Satanists Next Door: House of Horrors

Every street has its secrets. Behind the blacked-out windows of the redbrick house on suburban Knob Hill Drive in Clemmons, N.C., with the jack-o’-lantern outside and the skull image permanently affixed to the door, something was happening that no one in the neighborhood could imagine. “They seemed like a regular family with a young boy, but over the years the boy went astray,” says neighbor Keith Bryson, who watched as “that boy” became a man with a split tongue, teeth filed into spikes and a fascination with evil. “How did we not know that there were bodies buried across the road?”

When the bones of two missing men were found in shallow graves in the home’s backyard on Oct. 5, the evolving monster behind the door became very real. Forsyth County Sheriff’s officers arrested the former John Lawson, 35—now known as Pazuzu Illah Algarad, referencing a demon in The Exorcist—and his self-proclaimed wife, Amber Burch, 24, for murder in connection with the killings of Joshua Wetzler, 32, and Tommy Welch, 31. A day later Krystal Matlock, 28, was arrested as an accessory after the fact. Says Chief Deputy Brad Stanley: “At least we have stopped the chain of violence.”

Authorities say they have watched Algarad since 2010, when he was charged as an accessory after the fact for allowing the assailant in an involuntary shooting death to stay at the house. A year later, in 2011, he pleaded guilty to misdemeanor assault for choking his mother, Cynthia Lawson, now 63, who lived with Algarad and Burch. Those who grew up with Lawson recall “a weird goth kid,” says Jorge Carde, 34, a former classmate at West Forsyth High School. “After Columbine he started wearing a trench coat just like the killers.” After his parents divorced and he dropped out of school, Lawson legally changed his name and embraced the Pazuzu persona. “He had a pentagram and ‘666’ tattoos all over his body,” says Bryson. “He told me he practiced satanism.”

A visitor to the home—where police found garbage, mold and animal feces— told WGHP-TV the influences went much further. “About once a month, usually on a full moon, they sacrificed at least one rabbit, and he would eat the heart out of it,” he said. “You could tell when his demons needed something from him, because they took over.”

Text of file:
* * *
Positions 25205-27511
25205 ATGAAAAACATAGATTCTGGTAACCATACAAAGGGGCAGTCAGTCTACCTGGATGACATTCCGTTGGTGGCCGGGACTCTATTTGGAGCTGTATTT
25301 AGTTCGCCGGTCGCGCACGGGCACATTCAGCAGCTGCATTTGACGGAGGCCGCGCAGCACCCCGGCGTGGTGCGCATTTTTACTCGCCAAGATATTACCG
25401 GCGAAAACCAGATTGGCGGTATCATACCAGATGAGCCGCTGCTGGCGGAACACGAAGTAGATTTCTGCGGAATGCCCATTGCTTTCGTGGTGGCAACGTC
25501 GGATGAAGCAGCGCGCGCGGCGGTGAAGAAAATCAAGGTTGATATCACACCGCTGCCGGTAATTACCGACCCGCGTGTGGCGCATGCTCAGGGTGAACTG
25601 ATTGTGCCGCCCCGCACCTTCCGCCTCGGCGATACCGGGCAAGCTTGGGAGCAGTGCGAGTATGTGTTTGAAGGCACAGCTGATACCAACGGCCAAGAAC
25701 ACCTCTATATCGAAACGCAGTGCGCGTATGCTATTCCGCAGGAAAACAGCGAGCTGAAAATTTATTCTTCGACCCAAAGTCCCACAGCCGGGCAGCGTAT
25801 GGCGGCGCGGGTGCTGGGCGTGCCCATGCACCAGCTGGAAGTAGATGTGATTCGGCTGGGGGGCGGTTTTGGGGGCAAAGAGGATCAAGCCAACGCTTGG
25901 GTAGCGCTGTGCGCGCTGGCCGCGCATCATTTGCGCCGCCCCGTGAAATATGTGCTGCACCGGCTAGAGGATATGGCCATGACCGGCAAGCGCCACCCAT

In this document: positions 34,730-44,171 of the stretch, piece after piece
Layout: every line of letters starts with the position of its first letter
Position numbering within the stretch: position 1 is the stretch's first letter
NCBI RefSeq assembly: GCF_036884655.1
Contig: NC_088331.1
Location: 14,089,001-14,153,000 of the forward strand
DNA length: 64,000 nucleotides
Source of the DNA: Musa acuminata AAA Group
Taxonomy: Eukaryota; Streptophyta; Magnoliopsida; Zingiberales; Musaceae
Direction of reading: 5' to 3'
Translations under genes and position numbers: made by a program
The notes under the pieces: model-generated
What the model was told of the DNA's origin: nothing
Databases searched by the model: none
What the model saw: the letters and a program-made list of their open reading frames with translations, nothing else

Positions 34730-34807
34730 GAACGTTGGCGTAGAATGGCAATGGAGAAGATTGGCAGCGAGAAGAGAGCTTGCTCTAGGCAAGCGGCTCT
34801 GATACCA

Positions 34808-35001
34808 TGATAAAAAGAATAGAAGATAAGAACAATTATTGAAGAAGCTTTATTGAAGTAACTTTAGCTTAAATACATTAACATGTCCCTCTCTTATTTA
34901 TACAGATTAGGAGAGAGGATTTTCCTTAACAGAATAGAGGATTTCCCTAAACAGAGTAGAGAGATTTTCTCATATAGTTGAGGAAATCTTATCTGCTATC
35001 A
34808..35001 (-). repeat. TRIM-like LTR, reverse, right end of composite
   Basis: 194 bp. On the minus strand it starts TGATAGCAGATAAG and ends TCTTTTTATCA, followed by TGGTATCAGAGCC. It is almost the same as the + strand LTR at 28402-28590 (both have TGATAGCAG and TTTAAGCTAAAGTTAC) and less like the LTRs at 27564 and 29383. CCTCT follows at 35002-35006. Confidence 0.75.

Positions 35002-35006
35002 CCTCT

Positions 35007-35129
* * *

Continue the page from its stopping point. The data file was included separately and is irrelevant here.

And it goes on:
How Burch, who grew up in Rock Hill, S.C., attended Bible study and played bass in her high school’s string orchestra, became involved with Algarad is unclear. (Burch’s own criminal history includes charges for manufacturing and distributing drugs.) And the alleged role of Matlock, who acquaintances say has a child and is expecting another in December, has shocked friends. “She was quiet but always dependable,” says a friend who worked with her at a local restaurant. Nick Pappas, a cook who gave Matlock a place to live for six months, says, “I can’t imagine her picking up a shovel and burying a body.”

Whatever drew the trio together, police say their crossed paths were deadly for victims Welch, last seen leaving his brother’s residence for his own home less than a mile away, and Wetzler, a Mocksville, N.C., resident who shoed horses for a living and left behind a 5-year-old son. After reports of Algarad’s satanic rituals surfaced in town—and Wetzler didn’t call home for Christmas or his mother’s birthday—his former girlfriend alerted police. “They seemed to know all about Pazuzu,” says Wetzler’s mom, Martha. Although a 2010 search with dogs of Algarad’s yard found nothing, “I just always knew something was wrong.”

While police continue investigating, those who know Algarad say he’s finally getting the notoriety he craved. “He wanted everyone to think he was evil and that he could brainwash people,” a friend of Matlock’s says. “I bet he’s enjoying this.”

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